Anthropogenic Climate Change
Man’s activities have resulted into a surge in the greenhouse gases like carbon dioxide, methane, and nitrogen dioxide leading to an increment in the global temperatures as the gases, form a sheet preventing the sun’s rays from escaping into the atmosphere. In normal circumstances, the heat would be radiated back into the atmosphere through terrestrial radiation (Aizebeokhai, 2009). The increased atmosphere results in the greenhouse effect which is characterized by increased global temperatures. Climate change is the overall effect and is seen in changes in precipitation patterns whereby rainfall decreases in some areas, melting of the ice-caps, increased global warming characterized by heat waves and even a reduction in the snow cover. The snow cover in Greenland, for example, is becoming thinner and thinner whereas the winters are becoming warmer. Climate change can be attributed mainly to man’s activities all over the world. Industrialization has majorly increased the global concentration of carbon dioxide leading to a rise in temperatures by 0.74 degrees over the past 100 years (Mgbemene et al., 2016). Thus, anthropogenic climate change refers to the human activities that have interfered with the natural environment, the land, water and air resulting in a different climatic pattern. Analyzed below are some of the anthropogenic activities that have resulted in climatic change.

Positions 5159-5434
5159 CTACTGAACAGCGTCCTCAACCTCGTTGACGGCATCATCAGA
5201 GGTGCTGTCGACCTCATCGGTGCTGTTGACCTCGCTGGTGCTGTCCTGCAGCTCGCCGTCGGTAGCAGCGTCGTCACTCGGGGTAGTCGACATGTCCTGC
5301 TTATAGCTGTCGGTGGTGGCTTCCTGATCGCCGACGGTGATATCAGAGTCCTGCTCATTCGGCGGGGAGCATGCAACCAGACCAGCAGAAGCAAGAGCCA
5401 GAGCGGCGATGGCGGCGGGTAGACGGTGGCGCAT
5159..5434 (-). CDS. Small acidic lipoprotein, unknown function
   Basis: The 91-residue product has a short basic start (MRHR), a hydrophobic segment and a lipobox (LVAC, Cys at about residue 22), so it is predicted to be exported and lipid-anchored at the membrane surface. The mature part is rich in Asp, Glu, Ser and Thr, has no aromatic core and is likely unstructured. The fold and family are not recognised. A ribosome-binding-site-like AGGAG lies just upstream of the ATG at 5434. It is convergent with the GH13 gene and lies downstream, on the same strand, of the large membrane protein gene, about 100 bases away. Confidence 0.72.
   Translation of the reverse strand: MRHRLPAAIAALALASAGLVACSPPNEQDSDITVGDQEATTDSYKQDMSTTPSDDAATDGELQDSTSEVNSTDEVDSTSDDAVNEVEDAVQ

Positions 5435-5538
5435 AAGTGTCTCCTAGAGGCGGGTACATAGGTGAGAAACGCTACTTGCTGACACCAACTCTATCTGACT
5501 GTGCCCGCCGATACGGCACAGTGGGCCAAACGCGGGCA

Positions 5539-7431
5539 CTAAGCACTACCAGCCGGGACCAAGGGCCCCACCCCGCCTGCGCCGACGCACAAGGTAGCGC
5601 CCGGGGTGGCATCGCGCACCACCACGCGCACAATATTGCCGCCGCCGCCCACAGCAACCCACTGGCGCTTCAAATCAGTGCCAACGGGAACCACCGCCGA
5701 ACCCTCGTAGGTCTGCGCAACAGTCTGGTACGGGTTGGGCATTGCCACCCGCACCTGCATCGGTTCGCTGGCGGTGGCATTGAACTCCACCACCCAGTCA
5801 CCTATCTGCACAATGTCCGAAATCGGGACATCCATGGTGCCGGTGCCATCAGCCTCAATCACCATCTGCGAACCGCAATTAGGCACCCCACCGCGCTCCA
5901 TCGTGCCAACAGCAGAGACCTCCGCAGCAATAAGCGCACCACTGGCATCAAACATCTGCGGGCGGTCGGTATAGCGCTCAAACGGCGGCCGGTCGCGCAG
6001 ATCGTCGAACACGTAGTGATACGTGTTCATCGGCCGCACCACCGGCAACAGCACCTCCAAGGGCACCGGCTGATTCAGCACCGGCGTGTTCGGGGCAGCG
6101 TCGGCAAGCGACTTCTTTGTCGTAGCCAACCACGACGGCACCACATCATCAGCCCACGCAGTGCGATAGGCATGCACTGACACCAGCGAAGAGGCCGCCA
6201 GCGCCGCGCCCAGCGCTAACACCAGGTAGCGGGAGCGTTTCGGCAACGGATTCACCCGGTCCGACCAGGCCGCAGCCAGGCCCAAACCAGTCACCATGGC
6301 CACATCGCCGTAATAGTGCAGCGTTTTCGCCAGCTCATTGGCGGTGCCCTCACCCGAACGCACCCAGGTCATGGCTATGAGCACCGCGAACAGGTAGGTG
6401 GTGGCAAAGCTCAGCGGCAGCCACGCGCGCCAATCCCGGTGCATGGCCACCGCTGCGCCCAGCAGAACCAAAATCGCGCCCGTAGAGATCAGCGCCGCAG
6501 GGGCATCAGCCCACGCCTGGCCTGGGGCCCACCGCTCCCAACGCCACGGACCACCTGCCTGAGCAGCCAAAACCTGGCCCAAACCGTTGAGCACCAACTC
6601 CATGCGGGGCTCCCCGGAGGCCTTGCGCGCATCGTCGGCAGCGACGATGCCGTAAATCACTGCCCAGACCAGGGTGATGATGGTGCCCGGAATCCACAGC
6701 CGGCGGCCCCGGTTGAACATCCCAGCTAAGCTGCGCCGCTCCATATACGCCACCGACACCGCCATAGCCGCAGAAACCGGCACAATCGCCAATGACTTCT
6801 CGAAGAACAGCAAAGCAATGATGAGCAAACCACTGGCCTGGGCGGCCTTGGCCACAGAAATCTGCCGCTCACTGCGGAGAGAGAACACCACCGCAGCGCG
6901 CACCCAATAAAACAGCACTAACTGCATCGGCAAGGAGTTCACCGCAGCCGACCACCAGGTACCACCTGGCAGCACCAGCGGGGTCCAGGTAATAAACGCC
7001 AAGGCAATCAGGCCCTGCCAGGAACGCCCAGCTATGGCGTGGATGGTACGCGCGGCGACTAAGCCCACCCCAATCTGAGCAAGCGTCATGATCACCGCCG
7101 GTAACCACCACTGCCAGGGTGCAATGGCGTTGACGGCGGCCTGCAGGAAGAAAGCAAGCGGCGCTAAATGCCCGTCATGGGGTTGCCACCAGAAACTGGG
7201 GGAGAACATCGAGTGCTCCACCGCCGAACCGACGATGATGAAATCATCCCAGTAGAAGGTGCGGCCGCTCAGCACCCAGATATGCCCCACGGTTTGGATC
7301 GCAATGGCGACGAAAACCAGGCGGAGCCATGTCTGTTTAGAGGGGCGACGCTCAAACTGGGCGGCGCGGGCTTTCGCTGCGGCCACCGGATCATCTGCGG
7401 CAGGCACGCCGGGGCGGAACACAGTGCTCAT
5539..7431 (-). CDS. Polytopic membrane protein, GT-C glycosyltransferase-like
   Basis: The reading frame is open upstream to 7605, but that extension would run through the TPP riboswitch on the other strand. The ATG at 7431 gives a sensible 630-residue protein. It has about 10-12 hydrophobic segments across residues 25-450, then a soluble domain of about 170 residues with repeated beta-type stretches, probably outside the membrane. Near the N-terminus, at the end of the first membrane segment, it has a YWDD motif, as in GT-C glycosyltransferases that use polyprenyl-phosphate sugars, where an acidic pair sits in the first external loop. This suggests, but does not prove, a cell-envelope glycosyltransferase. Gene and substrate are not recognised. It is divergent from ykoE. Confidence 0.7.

Increased industrial activity is the primary cause of increasing carbon emission in the atmosphere. Factories have been established all over the world for manufacturing and processing activities, and carbon dioxide is the by-product of the fuel used in companies. Presently, industrialized countries account for up to 80% of the carbon dioxide build up in the atmosphere. Also, it has been found that the atmospheric concentration due to anthropogenic activities had dramatically increased from 280 parts per million to 400 parts per million (Mgbemene et al. 2016). Carbon dioxide traps the heat in the atmosphere thus resulting in global warming. The effect is evident in the rising temperatures of the earth and the unpredictable rainfall patterns.
Car emissions and emissions from power plants also aid in trapping atmospheric heat through the greenhouse gases released. Faulty car exhausts have been blamed on the pollution in cities as they release unfiltered carbon. Many developing countries importing such vehicles are creating a time bomb as the effects are going to be witnessed in due time. Cities in the developed nations, on the other hand, are taking steps to curb the carbon emissions. Oslo is planning to ban all cars from its city centers by 2019 to create a sustainable development. This decision is because such cities have noticed that traffic congestion caused by many cars triple the carbon dioxide released at any given time (Mgbemene et al., 2016).